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The Home Plate - Life and Lamb

Six Minutes with Sam Archer

(Meet the Farmer) Permanent link

farmer samAustralia’s farmers play a major role in ensuring that the country’s meat is some of the world’s best. In this short video, you’ll meet one who’s leading charge—sheep and cattle farmer Sam Archer. Not only are Sam and his wife Sabrina making a difference on their 1,500-hectare farm in New South Wales, but they’re also helping Australia to achieve sustainability goals that set an example for the rest of the world to follow. Here’s some of the important information Sam will share with you:

The Australian difference 

Australia’s red meat industry and key government and research organizations have made a long-term commitment to food safety, product integrity and sustainability, and traceability. Additionally, Australia is internationally recognized as being free of all major livestock diseases. 

A team effort 

When it comes to implementing sustainability initiatives, Australia’s got a lot of cooks in the kitchen, from the government to academic organizations and advocacy groups, all involved in research, development and education. Farmers like Sam, however, are often the first to carry the torch. “We think of ourselves as environmental caretakers, because we manage half of Australia’s landmass,” he says. 

One thing that sets Australia’s sustainability approach apart is a focus on the entire meat supply chain. There’s more work to be done, but according to Sam, so far, so good—the country’s red meat industry is leading the way in cutting water use, increasing biodiversity, implementing sustainable land management practices, reducing emissions from sheep and cattle and efficiencies in shipping to the USA.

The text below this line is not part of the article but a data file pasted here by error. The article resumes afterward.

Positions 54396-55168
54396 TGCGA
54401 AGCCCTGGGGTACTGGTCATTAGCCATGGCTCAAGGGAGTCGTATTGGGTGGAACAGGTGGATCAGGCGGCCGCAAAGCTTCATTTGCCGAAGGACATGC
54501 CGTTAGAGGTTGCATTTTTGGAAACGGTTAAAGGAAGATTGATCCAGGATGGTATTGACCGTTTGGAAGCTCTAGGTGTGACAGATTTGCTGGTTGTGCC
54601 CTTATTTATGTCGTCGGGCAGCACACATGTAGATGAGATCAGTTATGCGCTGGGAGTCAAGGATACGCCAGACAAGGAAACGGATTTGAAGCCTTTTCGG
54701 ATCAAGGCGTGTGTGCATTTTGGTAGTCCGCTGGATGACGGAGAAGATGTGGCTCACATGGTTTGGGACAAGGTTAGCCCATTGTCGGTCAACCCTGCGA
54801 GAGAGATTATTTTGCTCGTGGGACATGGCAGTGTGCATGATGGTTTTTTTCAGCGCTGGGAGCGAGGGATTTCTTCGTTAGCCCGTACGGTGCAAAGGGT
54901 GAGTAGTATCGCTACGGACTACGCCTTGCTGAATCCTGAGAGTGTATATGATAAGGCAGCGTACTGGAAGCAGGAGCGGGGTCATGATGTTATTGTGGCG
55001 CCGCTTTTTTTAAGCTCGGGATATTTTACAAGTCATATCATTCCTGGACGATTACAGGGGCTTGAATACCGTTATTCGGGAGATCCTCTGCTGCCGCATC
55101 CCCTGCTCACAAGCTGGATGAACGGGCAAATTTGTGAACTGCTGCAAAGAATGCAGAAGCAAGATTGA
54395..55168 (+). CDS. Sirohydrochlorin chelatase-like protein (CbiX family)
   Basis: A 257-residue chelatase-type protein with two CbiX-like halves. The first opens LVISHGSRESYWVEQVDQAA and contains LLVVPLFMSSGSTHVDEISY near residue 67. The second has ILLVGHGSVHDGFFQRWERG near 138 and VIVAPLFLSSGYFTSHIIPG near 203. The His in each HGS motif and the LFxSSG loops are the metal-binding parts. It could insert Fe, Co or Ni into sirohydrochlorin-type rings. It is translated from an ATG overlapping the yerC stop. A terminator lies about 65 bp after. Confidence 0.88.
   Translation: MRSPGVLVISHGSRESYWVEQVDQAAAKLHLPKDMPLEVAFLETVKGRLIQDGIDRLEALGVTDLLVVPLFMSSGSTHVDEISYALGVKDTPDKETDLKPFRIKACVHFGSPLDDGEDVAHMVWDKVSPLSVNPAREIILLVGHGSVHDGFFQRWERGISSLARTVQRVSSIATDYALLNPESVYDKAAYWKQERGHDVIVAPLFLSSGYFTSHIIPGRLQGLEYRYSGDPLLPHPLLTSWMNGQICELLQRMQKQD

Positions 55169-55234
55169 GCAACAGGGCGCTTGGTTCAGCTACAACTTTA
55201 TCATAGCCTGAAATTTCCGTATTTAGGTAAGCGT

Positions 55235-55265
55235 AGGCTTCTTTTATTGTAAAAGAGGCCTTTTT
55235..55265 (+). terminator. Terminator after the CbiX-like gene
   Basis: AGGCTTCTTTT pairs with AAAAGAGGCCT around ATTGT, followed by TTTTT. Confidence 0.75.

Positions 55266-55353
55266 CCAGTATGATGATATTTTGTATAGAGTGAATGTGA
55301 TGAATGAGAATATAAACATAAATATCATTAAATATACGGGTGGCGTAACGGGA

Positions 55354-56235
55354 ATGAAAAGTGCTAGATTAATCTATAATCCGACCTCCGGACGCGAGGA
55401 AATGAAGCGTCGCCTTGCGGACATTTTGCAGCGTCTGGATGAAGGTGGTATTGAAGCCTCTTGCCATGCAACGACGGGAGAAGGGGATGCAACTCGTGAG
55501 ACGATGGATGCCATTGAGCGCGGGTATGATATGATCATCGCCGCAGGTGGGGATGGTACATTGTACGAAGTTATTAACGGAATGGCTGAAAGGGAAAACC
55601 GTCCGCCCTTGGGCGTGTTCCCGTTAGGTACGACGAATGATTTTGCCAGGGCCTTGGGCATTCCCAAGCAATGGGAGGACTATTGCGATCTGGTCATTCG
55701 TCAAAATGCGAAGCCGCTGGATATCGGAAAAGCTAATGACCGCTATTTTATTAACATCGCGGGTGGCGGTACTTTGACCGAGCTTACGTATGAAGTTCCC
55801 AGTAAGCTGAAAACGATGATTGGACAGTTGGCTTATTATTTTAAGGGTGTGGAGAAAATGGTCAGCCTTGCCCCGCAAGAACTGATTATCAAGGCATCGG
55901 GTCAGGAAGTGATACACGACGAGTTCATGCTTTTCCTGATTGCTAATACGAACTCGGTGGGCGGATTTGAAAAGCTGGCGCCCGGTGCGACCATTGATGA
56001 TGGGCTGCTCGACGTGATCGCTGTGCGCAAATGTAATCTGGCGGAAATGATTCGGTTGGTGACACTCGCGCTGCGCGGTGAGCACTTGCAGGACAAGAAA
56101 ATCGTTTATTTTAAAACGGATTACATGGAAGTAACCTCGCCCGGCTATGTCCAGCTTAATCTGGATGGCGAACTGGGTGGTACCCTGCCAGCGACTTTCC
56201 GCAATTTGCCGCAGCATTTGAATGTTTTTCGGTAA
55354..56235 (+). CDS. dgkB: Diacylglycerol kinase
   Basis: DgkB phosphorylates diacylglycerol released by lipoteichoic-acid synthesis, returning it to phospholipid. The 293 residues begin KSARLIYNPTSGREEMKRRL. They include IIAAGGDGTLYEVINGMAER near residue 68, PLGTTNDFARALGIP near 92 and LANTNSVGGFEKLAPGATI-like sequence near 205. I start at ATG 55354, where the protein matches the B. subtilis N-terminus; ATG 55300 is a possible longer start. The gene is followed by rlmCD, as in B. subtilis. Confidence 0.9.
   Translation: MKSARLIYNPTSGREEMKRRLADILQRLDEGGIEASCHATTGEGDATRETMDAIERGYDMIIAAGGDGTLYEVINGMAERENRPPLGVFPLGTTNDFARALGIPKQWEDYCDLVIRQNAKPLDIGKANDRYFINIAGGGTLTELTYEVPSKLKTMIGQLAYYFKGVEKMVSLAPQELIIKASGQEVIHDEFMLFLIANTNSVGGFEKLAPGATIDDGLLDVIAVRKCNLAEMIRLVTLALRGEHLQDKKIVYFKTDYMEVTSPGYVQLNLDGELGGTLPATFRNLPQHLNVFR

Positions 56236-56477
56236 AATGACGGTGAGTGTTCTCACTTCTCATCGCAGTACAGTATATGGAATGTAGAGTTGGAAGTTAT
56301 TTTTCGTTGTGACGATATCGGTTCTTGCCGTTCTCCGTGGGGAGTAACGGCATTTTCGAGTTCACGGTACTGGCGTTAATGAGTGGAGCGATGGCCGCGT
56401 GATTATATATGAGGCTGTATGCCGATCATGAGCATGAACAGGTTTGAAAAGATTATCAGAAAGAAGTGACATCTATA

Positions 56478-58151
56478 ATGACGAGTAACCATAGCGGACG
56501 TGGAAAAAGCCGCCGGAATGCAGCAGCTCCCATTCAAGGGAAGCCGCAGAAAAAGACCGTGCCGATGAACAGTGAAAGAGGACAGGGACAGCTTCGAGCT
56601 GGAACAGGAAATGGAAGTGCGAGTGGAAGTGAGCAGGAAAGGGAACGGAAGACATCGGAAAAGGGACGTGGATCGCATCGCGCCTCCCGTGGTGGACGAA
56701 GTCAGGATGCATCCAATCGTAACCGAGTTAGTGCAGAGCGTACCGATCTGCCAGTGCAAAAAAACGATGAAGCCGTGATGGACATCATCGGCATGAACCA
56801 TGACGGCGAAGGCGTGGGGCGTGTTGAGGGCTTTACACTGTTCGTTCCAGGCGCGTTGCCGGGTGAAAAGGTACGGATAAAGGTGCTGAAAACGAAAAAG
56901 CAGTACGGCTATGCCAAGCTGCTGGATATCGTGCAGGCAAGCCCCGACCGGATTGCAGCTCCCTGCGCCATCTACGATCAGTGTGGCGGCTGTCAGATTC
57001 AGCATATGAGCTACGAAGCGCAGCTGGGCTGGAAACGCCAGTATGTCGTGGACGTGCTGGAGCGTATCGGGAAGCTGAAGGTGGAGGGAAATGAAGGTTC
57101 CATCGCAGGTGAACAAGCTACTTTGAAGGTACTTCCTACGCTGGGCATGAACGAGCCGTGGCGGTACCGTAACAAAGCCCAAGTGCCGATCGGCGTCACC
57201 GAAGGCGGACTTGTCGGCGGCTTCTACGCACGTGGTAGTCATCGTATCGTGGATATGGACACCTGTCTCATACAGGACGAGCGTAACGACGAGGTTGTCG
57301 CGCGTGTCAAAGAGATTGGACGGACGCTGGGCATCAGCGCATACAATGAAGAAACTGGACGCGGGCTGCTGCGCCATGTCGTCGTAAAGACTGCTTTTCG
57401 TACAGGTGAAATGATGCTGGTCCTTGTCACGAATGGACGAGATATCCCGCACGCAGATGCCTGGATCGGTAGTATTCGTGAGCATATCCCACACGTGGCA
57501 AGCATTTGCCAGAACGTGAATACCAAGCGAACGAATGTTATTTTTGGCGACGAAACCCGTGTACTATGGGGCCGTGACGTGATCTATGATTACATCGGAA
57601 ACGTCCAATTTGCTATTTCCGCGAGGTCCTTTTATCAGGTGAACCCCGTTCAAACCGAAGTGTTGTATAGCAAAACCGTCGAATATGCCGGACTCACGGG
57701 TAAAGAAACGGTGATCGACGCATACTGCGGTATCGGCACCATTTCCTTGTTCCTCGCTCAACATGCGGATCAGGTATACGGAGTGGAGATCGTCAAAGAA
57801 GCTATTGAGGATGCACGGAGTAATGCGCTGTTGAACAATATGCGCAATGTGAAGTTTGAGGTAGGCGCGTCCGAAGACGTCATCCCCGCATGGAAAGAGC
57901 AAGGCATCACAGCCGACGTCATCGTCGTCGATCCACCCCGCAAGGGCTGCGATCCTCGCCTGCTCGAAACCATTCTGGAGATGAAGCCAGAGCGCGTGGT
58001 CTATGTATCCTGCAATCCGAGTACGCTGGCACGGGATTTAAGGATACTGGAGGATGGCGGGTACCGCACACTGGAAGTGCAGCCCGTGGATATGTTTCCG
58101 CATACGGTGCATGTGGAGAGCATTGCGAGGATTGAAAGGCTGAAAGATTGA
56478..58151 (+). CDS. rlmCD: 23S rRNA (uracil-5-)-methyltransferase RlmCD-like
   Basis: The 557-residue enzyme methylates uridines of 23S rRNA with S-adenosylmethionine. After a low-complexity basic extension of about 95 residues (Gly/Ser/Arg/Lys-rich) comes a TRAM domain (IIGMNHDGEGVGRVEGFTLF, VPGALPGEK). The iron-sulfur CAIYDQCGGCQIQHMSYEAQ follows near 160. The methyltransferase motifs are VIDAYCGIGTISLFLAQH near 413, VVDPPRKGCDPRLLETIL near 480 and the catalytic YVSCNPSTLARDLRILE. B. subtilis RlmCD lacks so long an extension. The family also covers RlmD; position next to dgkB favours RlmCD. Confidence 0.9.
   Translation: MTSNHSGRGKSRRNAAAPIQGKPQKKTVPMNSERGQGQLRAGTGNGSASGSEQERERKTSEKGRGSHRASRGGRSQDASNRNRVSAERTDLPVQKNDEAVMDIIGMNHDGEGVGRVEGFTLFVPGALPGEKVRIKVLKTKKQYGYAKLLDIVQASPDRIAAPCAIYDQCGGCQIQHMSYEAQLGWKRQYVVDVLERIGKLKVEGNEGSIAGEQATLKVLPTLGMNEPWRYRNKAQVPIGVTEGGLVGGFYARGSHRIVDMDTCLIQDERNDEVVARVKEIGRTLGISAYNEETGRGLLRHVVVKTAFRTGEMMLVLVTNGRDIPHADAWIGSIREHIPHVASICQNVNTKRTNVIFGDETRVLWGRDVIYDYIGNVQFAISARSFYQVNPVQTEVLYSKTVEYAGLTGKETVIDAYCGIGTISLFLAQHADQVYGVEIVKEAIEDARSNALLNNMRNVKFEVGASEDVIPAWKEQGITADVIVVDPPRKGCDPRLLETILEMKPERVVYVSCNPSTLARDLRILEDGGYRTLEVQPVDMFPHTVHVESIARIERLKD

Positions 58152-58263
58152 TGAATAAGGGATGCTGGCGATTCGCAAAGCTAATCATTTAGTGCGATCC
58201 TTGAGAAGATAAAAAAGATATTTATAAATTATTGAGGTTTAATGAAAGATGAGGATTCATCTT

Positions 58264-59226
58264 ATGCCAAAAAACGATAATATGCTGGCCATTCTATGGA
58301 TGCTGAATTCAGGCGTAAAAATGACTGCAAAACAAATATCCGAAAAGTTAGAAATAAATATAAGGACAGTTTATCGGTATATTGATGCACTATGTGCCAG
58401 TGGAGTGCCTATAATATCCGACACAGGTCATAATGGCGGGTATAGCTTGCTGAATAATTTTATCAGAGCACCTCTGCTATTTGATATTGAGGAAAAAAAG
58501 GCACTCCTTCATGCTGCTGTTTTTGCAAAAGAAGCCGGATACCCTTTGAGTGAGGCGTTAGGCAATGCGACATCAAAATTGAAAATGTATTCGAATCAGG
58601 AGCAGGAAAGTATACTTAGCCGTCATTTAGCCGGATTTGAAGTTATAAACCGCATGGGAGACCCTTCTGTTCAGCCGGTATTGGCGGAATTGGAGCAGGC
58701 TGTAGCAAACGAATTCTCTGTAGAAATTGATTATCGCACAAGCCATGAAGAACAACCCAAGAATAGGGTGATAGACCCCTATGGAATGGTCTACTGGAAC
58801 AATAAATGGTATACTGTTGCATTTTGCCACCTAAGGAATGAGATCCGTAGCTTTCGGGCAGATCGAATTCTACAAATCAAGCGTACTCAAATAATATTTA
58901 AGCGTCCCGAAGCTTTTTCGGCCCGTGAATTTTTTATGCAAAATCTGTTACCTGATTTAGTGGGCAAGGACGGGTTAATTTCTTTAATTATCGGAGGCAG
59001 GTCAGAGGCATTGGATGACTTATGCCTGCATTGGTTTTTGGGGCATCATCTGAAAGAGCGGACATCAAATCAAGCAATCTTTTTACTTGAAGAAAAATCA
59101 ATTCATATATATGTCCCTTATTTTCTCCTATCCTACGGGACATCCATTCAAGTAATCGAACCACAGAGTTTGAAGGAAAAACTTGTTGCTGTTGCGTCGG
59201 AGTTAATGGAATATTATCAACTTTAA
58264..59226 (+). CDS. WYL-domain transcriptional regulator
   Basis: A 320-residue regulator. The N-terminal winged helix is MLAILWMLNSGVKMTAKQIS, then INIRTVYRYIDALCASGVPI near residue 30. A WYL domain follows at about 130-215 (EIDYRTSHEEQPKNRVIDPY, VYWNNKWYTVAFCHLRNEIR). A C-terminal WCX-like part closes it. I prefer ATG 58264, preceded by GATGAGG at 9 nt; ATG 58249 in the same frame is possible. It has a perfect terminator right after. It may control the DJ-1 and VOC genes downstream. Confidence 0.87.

Important goals 

According to Sam, the red meat supply chain should conserve and enhance the following: biodiversity, clean air and water, healthy soils and natural ecological practices. It should also aim to “deliver good animal welfare and ensure that the diversity and productivity of the natural environment is maintained and enhanced for the benefit of future generations.” 

Walking the walk 

On their farm, Sam and Sabrina have been focusing on numerous sustainability improvements, including land use strategies; paddock rotation to “rest” land and maximize animal health; and the promotion of biodiversity through the re-planting of native vegetation along waterways.   

They’re also working with key organizations on four important environmental trials, including an environmental services pilot project aiming to establish a market price for environmental credits for carbon, water, salinity and biodiversity. 

Not just not food miles

As a whole, the Australian Red Meat Industry is looking at how livestock impacts the environment, using life-cycle assessments to measure the full environmental impact of producing a pound of meat, from the field to the fork. As Sam will tell you, the approach is far more reliable than the concept of food miles—Australia’s livestock industry even plays an important role in removing carbon from the atmosphere. 

Looking forward 

As technology continues to improve and sustainability initiatives come down the pipeline, Australia is well positioned to continue to be a sustainable meat producing and exporting country. Sam’s prediction: “We’ll be producing the highest quality lamb and beef for your enjoyment, for a long time to come.”